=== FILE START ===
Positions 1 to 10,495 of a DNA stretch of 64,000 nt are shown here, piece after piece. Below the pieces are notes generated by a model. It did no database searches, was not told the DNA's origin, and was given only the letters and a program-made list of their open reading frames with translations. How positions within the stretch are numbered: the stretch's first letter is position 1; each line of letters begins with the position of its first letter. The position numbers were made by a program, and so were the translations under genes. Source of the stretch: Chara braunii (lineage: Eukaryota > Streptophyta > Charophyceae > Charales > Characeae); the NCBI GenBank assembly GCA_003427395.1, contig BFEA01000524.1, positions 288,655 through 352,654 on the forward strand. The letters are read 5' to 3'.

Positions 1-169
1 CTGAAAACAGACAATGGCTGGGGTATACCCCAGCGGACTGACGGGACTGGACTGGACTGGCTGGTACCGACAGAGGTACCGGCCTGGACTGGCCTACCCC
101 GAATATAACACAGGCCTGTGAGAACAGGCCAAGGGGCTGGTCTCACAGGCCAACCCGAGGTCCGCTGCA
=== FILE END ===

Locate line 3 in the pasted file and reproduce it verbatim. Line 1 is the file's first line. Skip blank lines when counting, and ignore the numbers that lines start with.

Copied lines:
1 CTGAAAACAGACAATGGCTGGGGTATACCCCAGCGGACTGACGGGACTGGACTGGACTGGCTGGTACCGACAGAGGTACCGGCCTGGACTGGCCTACCCC